The Inter-American Commission on Human Rights (IACHR, or CIDH in Spanish), a body of the Organization of American States (OAS), issued a statement Sept. 5 urging Venezuelan authorities "to conduct a thorough investigation" into assertions made by representatives of the Horonami Yanomami organization that an isolated Yanomami community in southern Amazonas state was massacred by outlaw gold-miners who came across the Brazilian border. The statement came days after Venezuela's Minister for Indigenous People Nicia Maldonado and Justice Minister Tareck el Aissami both said that teams sent to the region had found no evidence of a massacre. The IACHR called on both Venezuela and Brazil to pursue a deeper investigation, and report back their findings to the international body.
Venezuelan officials investigating a reported mass killing of Yanomami indigenous people say the have found no evidence of the attack. Minister of Indigenous Peoples Nicia Maldonado said a team travelled to the area by helicopter and failed to locate the bodies witnesses had described finding. "No evidence of any death was found," Maldonado said on state TV. "There is no evidence of murder or fire in either houses or shabonos [communal dwellings] in the communities where the alleged crime took place." Gen. José Eliecer Pinto of the National Guard told Ultimas Noticias newspaper that he had visited four indigenous communities along with other officials and that "everything is fine there." Officials expressed skepticism at claims that outlaw gold miners came across the border from Brazil to attack the settlemet from the air by helicopter. "It would be extremely hard to do," said Gen. Rafael Zambrano, commander of the Venezuelan army unit responsible for the region.
Authorities in Venezuela pledge to investigate breaking reports that illegal gold miners in southern Amazonas state carried out a "massacre" of an isolated Yanomami indigenous community. Witnesses of the aftermath described finding "burnt bodies and bones" at the community of Irotatheri, Alto Orinoco municipality, near the Brazilian border in the headwaters of the Río Ocamo, an Orinoco tributary. (See iTouch Map; Venezuela political map) Blame is being placed on illegal miners, known as garimpeiros, who cross the border from Brazil to prospect for gold and have attacked indigenous peoples before.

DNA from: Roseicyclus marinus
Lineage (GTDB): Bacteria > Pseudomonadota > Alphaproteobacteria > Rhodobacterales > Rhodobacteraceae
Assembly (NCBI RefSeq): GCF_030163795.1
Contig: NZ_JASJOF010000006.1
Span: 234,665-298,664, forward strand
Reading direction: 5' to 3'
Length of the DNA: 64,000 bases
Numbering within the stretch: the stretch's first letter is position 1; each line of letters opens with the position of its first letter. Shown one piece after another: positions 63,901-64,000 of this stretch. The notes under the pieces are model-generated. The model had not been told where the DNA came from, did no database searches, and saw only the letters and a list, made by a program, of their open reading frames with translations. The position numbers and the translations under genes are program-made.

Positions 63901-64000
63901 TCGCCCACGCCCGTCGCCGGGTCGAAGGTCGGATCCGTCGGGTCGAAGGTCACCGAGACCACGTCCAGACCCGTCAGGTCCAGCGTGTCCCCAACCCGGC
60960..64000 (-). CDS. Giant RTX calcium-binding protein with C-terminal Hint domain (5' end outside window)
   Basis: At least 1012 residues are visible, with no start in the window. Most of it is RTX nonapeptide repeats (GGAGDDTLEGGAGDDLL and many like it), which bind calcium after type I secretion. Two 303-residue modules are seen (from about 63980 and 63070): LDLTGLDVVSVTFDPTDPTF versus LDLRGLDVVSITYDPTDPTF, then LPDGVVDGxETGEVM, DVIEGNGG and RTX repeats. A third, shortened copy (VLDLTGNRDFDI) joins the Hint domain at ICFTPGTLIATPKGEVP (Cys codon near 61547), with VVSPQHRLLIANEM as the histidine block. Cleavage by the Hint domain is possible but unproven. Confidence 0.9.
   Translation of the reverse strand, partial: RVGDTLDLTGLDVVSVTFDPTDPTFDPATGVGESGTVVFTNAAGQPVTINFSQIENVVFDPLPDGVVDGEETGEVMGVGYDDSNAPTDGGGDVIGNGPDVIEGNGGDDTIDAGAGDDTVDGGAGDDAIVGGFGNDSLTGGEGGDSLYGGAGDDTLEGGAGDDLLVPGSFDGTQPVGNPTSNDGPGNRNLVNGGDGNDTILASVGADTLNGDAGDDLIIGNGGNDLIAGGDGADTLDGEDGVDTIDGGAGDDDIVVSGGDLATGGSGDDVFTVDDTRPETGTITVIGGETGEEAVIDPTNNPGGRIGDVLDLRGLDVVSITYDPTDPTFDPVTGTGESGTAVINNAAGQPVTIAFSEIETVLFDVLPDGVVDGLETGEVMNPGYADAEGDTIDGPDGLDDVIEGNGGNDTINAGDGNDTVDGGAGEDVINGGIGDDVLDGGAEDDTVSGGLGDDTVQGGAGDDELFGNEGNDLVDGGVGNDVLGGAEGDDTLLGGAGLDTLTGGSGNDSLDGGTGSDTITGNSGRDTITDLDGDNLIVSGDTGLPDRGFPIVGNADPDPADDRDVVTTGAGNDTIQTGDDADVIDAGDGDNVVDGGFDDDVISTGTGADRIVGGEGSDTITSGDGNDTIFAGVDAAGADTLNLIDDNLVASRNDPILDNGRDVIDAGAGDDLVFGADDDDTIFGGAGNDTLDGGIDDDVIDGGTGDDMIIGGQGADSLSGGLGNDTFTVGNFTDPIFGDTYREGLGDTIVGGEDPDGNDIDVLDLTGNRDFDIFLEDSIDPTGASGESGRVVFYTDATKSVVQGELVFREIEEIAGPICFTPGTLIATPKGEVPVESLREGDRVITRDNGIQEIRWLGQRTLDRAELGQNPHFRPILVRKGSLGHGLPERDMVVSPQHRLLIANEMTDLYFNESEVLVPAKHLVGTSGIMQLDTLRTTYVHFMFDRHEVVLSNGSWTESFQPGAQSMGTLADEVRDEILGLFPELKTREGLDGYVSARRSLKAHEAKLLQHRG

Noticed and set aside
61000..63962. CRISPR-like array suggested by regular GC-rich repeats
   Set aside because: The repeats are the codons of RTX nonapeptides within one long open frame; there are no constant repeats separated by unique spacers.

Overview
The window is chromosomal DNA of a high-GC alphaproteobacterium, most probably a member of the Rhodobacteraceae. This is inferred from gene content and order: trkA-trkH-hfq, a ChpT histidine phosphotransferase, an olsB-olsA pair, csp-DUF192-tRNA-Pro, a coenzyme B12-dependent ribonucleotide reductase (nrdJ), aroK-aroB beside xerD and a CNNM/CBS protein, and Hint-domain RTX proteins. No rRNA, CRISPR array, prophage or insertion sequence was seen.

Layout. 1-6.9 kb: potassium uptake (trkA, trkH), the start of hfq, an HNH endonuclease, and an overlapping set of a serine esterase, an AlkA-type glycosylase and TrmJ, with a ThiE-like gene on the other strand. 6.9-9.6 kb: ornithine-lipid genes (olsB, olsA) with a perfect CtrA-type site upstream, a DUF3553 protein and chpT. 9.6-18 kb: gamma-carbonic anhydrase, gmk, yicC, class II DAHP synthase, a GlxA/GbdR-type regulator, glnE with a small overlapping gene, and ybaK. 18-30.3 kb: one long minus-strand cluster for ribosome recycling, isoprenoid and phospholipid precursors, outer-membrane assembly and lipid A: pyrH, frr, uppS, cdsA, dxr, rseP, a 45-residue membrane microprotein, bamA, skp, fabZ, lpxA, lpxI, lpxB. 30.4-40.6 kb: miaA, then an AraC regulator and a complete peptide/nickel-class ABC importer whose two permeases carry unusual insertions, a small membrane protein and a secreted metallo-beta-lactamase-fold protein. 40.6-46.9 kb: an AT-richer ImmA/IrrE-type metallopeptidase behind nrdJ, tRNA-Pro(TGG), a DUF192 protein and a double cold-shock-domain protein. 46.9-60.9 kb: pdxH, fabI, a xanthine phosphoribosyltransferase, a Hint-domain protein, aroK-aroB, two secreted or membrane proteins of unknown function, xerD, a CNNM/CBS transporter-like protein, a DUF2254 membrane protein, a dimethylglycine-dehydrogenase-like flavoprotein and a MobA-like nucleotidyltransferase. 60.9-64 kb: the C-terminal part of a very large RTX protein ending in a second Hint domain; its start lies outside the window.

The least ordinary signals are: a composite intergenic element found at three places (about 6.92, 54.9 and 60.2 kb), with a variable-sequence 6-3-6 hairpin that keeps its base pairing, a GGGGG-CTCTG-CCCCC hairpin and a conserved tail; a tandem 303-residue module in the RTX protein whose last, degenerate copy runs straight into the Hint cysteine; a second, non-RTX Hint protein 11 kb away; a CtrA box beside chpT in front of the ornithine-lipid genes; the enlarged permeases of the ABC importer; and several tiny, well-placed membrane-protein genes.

Five soldiers were killed in an attack by presumed Shining Path guerrillas Aug. 15 on a military base in Mazangaro, Junin region, in Peru's Apurimac-Ene River Valley (VRAE). According to La Republica, the attack could be in response to the army's seizure three days prior to the assault of 800 kilos of precursor chemicals used in the production of cocaine. (InSight Crime, Aug. 16) Two days after the attack, Peru's special anti-terrorism prosecutor, Julio Galindo, asserted that the Shining Path column in the coca-growing region was financed not only by the narco traffic, but by illegal gold-mining and logging. He said the state is attempting to crack down on the guerilla column's money laundering networks, which he characterized as "very technical." He also referred to the area of guerilla operations as the VRAEM—including the Mantaro River in the acronym, a western tributary of the Apurimac-Ene, in an implicit acknowledgement that the insurgency is spreading. (Perú21, Aug. 18; El Comercio, Aug. 17)
A landmine believed to have been placed by FARC guerillas exploded Aug. 15, killing an indigenous man and two workers who were repairing an power pylon that had been knocked down last week in an attack also attributed to the guerrillas in a rural area of Tumaco municipality of southwest Colombia's Nariño department. The indigenous man was a member of the Awá people who had been hired as a guide by the Central Naraño Electric company. Tumaco, a city of some 170,000, has been without electricity for five days due to attacks on pylons. (EFE, Aug. 15) One week earlier, Embera and other indigenous peoples up the Pacific coast in Chocó reported that their communities had come under aerial bombardment by army helicopters in the Alto Andágueda area. A statement from the Association of Indigenous Cabildos of Chocó (OREWA) said some 360 families, comprising about 1,500 people, were forced to flee the villages of La Palma, Masura, Unipa and Santa Isabel. No casualties were reported, but the statement said the displaced families were "constantly menaced" by forced of the national army, FARC and ELN guerillas. (OREWA, Aug. 6)